Jan's fam

Jan Peña’s Family: Husband Al, daughter Thea and youngest son, Jan Emille. Behind them is the house of Gen. Emilio Aguinaldo

Despite the delay due to technical problems, they all patiently waited. It was worth their time I guess as they enjoyed listening to the stories of my interviewees. Majority of them are gone now but their memories and stories shall remain for as long as the digital video disc survives the test of climate change, humidity and man’s negligence. Some segments elicited laughter from the audience when they heard some of the experiences of my brother Isagani Medina who also served as my film’s consultant; especially so, when he started singing a song that they used to sing at a time nationalism of the Filipinos started to brew against the Spaniards and the Americans:

“One, two, three. Amerikanong nahuli.
Saan ililibing? Sa puno ng saging.
Anong kandila? Titi ng Kastila.
Ano ang korona? Bulbol ng señora”.

Some were touched, and a few must have cried as they empathized with the feeling of loss by the Corregidorians, strongly exemplified in the words of Mr. Jose Estrella: “…I have lost a birthplace.”

Mrs. Chit Sambile said the documentary quite relived her childhood days during the Japanese period. She looked quite nostalgic. Angelo Aguinaldo was quite surprised to see Dr. Selma Calmes-Harrison and to hear her story about two generations of her family who lived in Corregidor. The viewers wowed upon seeing her parent’s wedding picture. Her mother was wearing a typical Filipino dress we call “saya.”

Dr Selma n parents

[Leff photo] Wedding picture in Corregidor of Dr. Selma Harrison-Calmes’ parents; [R]: Grabbed foto of Dr. Selma from the film “Tiga-Isla”

The history teacher from Imus Institute was quite appreciative of the film as they have learned something new from it. Most books written on Corregidor are about war and destruction; not about the lives of the Filipinos and Americans who lived and enjoyed their days there. Unfortunately, my brother’s wish to be buried there, later, that he be cremated instead and his ashes be spread in Corregidor were not realized due to opposition from all the members of our family.

Observing how the people reacted on a film made 11 years ago just only showed the film content’s timelessness, and of course, the power of the film medium as a tool in teaching history.

Looking back, the process of making this particular documentary would not have been possible —believe it or not — without the power of prayer and God’s intervention. Of the many unexplainable experiences that I encountered in the making of this film quite unforgettable was the magnet-like desire that I felt to go to Corregidor so suddenly. I rushed that morning to the CCP Complex, and arrived at the ferry boat terminal just a few minutes before the boat disembarked. I had no plans at all to go there. But the push within me to visit the island was so powerful, I had to leave my chores to catch the boat scheduled on that day. I felt like a real tourist on that day. I was first brought there when I was small and I couldn’t remember any of the places that I had been to. I only remember the white pebbles that we collected. The turning point was when I heard a Balikbayan tourist from Hawaii exclaiming while viewing the photo exhibit at the Museum: “May mga tao pala dito at villages?”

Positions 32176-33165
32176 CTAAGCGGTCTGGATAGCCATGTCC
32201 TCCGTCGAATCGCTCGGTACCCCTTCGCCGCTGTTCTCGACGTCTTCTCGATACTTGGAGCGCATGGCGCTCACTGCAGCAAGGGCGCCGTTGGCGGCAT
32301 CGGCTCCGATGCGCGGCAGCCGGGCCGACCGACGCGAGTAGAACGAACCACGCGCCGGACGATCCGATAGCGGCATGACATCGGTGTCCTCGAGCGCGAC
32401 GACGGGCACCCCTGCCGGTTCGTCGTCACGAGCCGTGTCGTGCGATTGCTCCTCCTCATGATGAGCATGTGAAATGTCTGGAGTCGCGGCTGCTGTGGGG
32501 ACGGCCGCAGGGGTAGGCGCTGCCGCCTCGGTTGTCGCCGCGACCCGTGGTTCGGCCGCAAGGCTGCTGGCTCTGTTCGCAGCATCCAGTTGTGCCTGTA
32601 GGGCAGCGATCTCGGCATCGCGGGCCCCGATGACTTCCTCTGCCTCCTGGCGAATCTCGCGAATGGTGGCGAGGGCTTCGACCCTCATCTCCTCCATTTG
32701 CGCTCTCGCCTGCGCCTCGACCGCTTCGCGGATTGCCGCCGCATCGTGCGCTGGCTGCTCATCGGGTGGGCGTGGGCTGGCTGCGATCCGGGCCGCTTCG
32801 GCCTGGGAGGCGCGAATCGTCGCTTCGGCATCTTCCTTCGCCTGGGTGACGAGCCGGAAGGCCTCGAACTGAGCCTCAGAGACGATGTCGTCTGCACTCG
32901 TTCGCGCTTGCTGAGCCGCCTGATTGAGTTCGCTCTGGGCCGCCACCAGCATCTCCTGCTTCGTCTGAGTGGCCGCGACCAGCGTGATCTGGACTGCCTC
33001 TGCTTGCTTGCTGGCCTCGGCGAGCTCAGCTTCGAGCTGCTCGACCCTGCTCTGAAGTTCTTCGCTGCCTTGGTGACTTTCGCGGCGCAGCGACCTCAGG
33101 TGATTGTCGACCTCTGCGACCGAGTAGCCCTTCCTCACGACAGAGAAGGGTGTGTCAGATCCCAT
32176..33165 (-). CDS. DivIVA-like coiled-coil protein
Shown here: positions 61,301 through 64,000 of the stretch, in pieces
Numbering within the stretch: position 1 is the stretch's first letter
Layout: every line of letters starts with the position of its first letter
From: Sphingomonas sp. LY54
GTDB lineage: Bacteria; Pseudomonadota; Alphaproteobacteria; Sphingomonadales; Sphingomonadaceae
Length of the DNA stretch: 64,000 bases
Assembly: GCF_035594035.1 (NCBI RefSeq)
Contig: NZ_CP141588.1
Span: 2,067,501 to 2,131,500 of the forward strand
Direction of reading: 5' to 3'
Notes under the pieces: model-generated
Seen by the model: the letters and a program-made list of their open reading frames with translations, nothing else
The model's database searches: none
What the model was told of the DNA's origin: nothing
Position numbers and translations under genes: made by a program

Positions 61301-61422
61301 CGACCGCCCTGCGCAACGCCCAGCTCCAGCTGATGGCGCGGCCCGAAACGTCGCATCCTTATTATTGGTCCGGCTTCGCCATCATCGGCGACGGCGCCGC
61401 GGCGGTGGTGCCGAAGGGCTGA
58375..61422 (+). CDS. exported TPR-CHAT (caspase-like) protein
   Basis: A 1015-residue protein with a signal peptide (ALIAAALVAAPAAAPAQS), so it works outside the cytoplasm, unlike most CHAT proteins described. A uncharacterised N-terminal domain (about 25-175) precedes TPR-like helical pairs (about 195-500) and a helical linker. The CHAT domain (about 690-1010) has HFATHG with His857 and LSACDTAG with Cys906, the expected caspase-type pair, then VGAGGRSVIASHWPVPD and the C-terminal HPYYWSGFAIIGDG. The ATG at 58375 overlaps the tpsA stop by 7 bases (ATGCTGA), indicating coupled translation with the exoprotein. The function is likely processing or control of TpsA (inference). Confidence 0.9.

On the boat back to Manila that afternoon, I have decided to document the stories of my siblings –on how they lived there, their experiences, and how Corregidor looked like during their time. I also felt a strong sense of loss — of never having experienced going home to a province — “our own” that is, when I get tired of the city jungle; and felt angered somewhat by what the War has brought to what could have been my home too….Anyhow, the decision to make the docu helped me in finally finding something to keep my brother Gani’s spirit “alive” and busy for many months. I finished the film and premiered it in 2003; my brother Gani died the following year on September 26, 2004. Had I not documented their stories, current generation of Filipinos will never come to know how happy life in Corregidor Island was for residents who lived there.

Last note: On the usual question as to why TIGA, not TAGA-ISLA was used… According to my brother, TIGA is a Cavite-Tagalog word. Residents of Corregidor before the War were called “Tiga-Isla.”

Also take note that some revisions on the feature-length version of the docu will be done..Extra characters will be erased for good..One would easily know copies marketed without my knowledge.

Paksiw_Lunch at Agui

Ulam namin nung lunch time… first time ko makakita ng nakapilang paksiw na isda…waiting to be eaten….Sarap!!!

Thanks Angelo and Gina for the opportunity to show the film again!!! Pero umorder na kayo ng LCD projector ha?